Making Play Engaging

Making Play Engaging

“Play is the royal road to childhood happiness and adult brilliance.” – Joseph Chiltern Pearce

Children learn best through play. It’s a fact that we all have been told and have seen in practice. Yet, in our minds we often differentiate it from ‘real learning’. Play is learning in the initial years and giving a head start to your little one is by encouraging productive play.

Here are a few guidelines to always consider –

 Open ended play fosters greater creativity
Such play allows your child endless possibilities during playtime. There are no instructions, rules, or guides for children to follow. During open-ended play, children have the ability to make their own decisions and fully engage their creativity and imagination.
Toys like blocks, stackers, figures – that can be played in a number of ways are always a hit

 Simple is the way to go
Ever seen your little one fascinated with a simple cardboard box, leaving the fancy toys behind? Take the cue – simple is often better. Complex toys with a number of different functions take away from the essence of the toy itself – often confusing your baby.
A simple ball or rattle can keep them more meaningfully engaged as they understand the toy without being over-whelmed by it. Similarly, high contrast simple images hold their attention longer compared to more complex images.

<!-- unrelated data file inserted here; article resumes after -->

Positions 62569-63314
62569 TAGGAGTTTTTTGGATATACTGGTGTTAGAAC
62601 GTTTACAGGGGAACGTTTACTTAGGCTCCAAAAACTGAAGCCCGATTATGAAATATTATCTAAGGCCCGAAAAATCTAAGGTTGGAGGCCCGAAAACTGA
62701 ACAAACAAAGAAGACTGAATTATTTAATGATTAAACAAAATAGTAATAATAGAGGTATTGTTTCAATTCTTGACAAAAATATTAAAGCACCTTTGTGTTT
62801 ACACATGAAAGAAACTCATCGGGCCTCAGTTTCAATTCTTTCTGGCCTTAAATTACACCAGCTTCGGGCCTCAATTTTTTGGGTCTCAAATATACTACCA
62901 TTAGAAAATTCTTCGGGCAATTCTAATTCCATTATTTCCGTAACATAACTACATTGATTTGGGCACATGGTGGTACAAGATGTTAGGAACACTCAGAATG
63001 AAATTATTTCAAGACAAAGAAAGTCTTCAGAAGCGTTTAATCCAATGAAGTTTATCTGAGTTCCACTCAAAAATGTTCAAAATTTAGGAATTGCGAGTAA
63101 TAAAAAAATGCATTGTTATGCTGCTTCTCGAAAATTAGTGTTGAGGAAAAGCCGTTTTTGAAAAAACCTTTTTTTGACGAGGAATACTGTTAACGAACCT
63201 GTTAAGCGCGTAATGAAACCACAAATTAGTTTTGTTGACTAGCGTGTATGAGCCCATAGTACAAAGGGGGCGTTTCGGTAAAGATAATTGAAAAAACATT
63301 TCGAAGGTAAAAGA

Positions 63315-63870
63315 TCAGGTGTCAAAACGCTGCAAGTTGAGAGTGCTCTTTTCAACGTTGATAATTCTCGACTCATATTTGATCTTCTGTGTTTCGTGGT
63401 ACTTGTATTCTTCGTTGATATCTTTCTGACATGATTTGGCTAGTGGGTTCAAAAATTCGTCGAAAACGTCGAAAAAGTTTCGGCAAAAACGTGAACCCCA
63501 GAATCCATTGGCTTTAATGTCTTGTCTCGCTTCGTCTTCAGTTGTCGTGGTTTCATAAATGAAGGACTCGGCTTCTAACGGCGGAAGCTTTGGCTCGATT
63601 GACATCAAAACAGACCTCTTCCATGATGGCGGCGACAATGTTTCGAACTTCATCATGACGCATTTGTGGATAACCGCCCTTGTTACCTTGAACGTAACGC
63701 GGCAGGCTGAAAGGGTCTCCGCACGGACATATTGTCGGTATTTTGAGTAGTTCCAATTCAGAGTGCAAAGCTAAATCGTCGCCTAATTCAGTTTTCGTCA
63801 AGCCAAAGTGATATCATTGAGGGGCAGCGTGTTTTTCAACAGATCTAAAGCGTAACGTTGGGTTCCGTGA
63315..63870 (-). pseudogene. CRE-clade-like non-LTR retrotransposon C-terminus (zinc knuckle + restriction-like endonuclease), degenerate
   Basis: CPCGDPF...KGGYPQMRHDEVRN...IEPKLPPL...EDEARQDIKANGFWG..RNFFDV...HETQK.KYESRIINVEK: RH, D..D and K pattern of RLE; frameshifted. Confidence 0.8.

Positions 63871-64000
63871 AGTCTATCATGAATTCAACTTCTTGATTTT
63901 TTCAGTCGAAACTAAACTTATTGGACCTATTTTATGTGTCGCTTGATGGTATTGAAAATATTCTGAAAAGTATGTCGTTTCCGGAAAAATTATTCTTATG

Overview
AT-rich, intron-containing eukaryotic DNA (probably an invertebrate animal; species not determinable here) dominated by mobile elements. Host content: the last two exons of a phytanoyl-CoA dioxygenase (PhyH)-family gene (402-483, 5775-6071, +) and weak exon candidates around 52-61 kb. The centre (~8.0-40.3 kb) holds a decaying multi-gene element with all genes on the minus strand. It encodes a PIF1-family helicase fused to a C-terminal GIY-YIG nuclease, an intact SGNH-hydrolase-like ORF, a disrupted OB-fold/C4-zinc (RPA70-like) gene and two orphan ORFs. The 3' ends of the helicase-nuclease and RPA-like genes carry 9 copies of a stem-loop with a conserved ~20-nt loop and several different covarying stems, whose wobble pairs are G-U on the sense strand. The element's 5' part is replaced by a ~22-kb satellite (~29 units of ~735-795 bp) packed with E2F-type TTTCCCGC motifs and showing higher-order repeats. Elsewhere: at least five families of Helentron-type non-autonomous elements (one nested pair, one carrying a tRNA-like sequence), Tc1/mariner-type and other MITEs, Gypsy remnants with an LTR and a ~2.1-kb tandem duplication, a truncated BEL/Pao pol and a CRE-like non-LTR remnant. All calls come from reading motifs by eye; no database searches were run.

 Let you kids do the playing – less batteries and noise
The incentive to actively engage decreases with toys that have batteries, lights and sounds. Your child would definitely look mesmerised, but other than pressing a few buttons, it’s the toys rather than the baby doing all the work. Instead of being an active participant in play, your child is the passive observer. On the other hand, simpler toys encourage your baby to find “new ways” to play.

 Safety first
Most toys come with a clearly mentioned age range. This is to actively prevent choking hazards and other related injuries. Always buy toys with smooth, rounded edges. Mouthing is also a definite concern so ensure all dyes and paints are non- toxic.
All toys should be splinter and shatter proof. In case a toy breaks, discontinue playing with it and please discard it.

 Less is more
Having too many toys at eye level often distracts children. Keep a few handy (2-3) and the rest out of reach and preferably out of sight too. Keep playing with the same toys repeatedly before introducing new ones. You’ll be surprised at the innovative way your little one can play with the same toy. If possible, keep a rotation schedule for all your toys – introducing a new set on a fixed rotation schedule.

Play with purpose !!

Add Comment

Your email address will not be published. Required fields are marked *